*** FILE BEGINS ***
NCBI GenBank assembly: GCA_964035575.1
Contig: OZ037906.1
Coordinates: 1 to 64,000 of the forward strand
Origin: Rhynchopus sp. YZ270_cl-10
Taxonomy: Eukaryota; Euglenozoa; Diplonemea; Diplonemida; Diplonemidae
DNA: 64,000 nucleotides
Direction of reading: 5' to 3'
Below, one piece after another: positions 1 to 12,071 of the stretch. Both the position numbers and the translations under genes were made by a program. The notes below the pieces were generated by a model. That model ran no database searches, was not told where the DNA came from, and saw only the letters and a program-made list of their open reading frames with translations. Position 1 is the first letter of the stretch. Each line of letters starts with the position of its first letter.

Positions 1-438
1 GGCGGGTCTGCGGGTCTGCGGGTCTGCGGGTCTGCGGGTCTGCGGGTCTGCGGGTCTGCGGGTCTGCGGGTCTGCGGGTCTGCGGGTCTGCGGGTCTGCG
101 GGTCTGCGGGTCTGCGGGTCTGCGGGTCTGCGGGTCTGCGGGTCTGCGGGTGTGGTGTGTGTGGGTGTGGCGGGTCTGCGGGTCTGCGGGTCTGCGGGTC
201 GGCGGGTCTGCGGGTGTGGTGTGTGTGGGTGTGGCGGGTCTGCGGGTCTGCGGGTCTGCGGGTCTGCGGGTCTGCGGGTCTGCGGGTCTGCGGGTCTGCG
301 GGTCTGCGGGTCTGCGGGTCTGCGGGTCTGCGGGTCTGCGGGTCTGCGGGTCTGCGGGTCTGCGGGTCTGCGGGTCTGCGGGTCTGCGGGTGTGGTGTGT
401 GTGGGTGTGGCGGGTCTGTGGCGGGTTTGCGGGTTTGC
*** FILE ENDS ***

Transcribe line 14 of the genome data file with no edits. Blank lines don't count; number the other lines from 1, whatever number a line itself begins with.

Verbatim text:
401 GTGGGTGTGGCGGGTCTGTGGCGGGTTTGCGGGTTTGC